Artists like Billie Eilish come along once in a generation. A fierce voice of dissent in the post-Weinstein/Trump era, her hyper-conscious lyricism, delivered with breathless vulnerability, puts the world to rights.
When Billie last performed in London in 2019, she was just eighteen. A lot of life experience happens in those nascent, coming-of-age years, and it shows. Her newest album revels in gothic majesty, growing in darker, stranger directions — and reflects much of what we’re all feeling right now.
Showcasing her sophomore album at London’s O2, it felt more like a rally against the status quo than a stadium show by a mainstream performer. Conversely, it’s the first time the O2’s gone exclusively vegan. The aroma of healthy, guilt-free dishes breezed through the O2 entrance like a Shangri-La tent at a festival.
Jessie Reyes set the tone with a sonic-blasting, rage-fuelled set, oscillating between drum-heavy pop-punk and salsa-tinged R&B. She recalls an anecdote about meeting a ‘music guy’ when busking on the streets of Toronto: “Girl, you can sing — but if you want to make it in this industry, you need to learn to suck dick.” “Fuck that”, she proclaims “it’s 2022” and smashes into ‘Gatekeeper’ (“Spread your legs / Open up / you could be famous”). The crowd roars in agreement. This is a concert with a message.
Darkness descends. People vape and take selfies in anticipation. A drummer appears floating in an electric-white box. The spotlight shines on Billie Eilish. She’s an apparition in a white lightning-striped tracksuit, traversing the expanse of blackness. As the opening kick drum to ‘Bury A Friend’ pulses through the stadium, the crowd loses their shit. To my left, a mother and her teenage daughter hug and rapturously sing along.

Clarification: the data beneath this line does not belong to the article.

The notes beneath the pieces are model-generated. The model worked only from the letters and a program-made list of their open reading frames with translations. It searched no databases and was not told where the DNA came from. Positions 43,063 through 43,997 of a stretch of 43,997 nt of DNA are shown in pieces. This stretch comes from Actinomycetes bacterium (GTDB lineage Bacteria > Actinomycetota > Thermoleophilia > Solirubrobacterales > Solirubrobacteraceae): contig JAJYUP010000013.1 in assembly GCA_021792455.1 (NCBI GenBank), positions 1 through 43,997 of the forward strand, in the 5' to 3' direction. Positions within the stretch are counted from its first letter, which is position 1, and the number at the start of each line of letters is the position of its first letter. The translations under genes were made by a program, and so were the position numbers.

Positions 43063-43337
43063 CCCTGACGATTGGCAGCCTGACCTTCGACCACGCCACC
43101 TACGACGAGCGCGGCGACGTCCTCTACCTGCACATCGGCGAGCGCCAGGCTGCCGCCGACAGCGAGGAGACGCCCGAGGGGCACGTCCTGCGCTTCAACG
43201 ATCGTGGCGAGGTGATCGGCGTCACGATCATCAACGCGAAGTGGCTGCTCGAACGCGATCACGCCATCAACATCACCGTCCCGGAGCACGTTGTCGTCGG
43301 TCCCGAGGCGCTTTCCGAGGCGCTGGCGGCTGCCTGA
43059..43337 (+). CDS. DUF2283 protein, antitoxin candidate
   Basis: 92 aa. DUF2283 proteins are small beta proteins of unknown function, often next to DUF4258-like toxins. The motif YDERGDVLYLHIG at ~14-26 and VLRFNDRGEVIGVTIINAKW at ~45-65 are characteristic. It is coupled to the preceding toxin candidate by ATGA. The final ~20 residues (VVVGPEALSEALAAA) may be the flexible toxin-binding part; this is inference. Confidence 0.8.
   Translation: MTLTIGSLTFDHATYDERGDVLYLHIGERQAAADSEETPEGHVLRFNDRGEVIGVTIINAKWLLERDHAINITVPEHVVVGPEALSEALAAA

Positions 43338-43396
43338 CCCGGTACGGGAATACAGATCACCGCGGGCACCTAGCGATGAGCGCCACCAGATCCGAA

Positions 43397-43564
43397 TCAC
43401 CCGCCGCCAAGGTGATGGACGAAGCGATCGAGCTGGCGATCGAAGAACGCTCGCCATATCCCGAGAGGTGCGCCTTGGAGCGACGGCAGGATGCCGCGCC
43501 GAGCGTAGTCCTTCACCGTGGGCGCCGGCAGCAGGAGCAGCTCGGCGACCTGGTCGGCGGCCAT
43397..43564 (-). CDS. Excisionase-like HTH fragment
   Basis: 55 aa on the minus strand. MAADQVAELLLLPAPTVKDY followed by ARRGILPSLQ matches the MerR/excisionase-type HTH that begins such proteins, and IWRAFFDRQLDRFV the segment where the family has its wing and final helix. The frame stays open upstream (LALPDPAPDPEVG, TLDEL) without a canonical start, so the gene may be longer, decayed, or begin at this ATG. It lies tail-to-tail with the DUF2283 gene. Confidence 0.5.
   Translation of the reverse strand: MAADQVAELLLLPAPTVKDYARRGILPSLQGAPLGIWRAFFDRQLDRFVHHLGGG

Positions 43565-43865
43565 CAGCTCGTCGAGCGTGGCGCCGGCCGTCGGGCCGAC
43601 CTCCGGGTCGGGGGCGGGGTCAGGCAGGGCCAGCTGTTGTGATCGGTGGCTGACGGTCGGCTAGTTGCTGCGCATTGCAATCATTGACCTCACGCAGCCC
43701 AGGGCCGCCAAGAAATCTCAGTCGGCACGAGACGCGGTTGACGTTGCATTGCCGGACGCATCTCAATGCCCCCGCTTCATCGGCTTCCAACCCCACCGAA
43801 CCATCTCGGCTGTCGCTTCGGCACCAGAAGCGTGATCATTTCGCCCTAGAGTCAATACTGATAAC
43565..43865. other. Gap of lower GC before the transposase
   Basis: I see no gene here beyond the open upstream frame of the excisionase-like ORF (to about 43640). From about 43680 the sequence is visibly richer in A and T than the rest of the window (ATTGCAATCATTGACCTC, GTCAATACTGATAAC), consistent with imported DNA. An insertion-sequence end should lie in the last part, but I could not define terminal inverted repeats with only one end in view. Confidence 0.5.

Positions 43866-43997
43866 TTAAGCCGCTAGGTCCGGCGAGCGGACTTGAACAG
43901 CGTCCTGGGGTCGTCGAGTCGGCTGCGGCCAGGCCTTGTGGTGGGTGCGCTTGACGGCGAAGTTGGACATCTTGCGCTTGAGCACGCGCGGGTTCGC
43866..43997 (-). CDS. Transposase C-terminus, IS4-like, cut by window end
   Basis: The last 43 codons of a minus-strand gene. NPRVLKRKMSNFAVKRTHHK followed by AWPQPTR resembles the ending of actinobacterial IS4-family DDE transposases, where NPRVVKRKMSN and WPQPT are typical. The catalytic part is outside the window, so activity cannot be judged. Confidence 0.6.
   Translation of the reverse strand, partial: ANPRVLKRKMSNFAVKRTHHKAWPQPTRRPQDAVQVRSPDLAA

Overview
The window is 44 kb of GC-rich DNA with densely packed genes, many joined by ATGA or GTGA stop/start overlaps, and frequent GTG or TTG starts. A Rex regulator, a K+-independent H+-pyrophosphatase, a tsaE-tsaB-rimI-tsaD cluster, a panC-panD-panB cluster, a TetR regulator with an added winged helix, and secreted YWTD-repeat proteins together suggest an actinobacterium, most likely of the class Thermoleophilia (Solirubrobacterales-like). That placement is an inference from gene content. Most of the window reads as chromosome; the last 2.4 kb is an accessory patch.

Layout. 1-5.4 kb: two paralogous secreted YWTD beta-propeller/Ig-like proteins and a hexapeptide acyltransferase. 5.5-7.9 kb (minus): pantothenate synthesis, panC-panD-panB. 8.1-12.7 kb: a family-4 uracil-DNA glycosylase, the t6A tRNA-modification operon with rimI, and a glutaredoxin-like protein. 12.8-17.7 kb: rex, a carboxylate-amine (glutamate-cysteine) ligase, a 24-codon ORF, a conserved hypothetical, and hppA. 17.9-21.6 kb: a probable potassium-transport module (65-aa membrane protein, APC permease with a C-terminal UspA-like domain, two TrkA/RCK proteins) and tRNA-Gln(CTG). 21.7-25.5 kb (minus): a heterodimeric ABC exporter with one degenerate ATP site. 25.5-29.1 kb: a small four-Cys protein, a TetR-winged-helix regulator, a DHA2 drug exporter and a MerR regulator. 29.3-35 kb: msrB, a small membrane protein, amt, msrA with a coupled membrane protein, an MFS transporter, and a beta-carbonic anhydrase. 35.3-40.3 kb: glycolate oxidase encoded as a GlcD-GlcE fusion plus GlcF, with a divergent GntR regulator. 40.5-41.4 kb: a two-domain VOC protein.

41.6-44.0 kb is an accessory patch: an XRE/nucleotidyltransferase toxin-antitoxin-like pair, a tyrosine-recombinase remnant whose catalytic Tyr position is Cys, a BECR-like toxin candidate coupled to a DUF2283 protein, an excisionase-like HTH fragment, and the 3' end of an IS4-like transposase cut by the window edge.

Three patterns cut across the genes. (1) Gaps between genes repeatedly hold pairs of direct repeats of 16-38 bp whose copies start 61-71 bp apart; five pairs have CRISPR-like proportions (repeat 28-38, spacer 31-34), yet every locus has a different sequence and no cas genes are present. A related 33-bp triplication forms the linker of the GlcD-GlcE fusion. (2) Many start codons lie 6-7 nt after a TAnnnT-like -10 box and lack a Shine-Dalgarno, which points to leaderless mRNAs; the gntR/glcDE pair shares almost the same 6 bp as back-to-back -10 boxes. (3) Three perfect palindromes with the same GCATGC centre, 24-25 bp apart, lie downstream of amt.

Billie marches through four powerhouse tracks from the new album (‘Therefore I Am’ is a stand-out) with unrelenting, jerky momentum, backdropped by Prodigy-like visuals, as if put through a glitchy Insta filter.
She takes a breather and explains the rules of the concert. Don’t be an asshole. No judging. Have fun. Then blasts into ‘You Should See Me In A Crown’, performed in deliciously dark, sultry perfection.
Playing with the audience like a cultish puppeteer, she makes them sink low to the ground, rise up, and dance to ‘Oxytocin’, a rousing, rhythmic display of honeyed vocals and spidery EDM, followed by ‘Halley’s Comet’.
Her brother and long-time collaborator joins the stage with a guitar (looking like a strangely wizened Ed Sheeran), slowing things down with an acoustic, as-yet-unreleased track. The crowd responds by waving their phones in the air like lighters.
Then, shit gets slightly crazy. Billie calls for an invocation — a gratitude meditation. She thanks everyone for being there, for being themselves. You feel validated, seen. Even if you’re by yourself, like this Clash writer, it’s hard not to feel part of something. If this was anyone else, it would be a total cringe-fest. Somehow, only Billie Eilish could pull this off at the O2.
Continuing the theme of inclusivity, suddenly, she’s on the pedestal of a crane on the other side of the arena. Beneath a burning orange light, she gets up close and personal with the audience, no matter what ticket bracket they’re in. It crawls around the stadium, as she gyrates 40 feet above ground.
The most touching moment, though, is ‘I’m Getting Older’. Backdropped by grainy videos of Billie and her brother as kids, smiling, carefree, blanketed by the joys of childhood, strikes a chilling contrast with the lyrics “Things I once enjoyed / Just keep me employed now / Things I’m longing for / Someday, I’ll be bored of…”
It’s a brutal yet sensitive observation on how paths we take in life that once provided us with fulfilment can go awry as we age. It also feels zeitgeisty, melding the anti-work movement and ‘The Great Resignation’ as society hurtles towards an uncertain future.
The closing track? ‘Bad Guy’, obviously. Billie’s break-out, Grammy-winning hit. The silly lyrics and nasty basslines transported the audience back to simpler, happier times – a pre-pandemic spring of 2019.
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Words: Justin McDonnell
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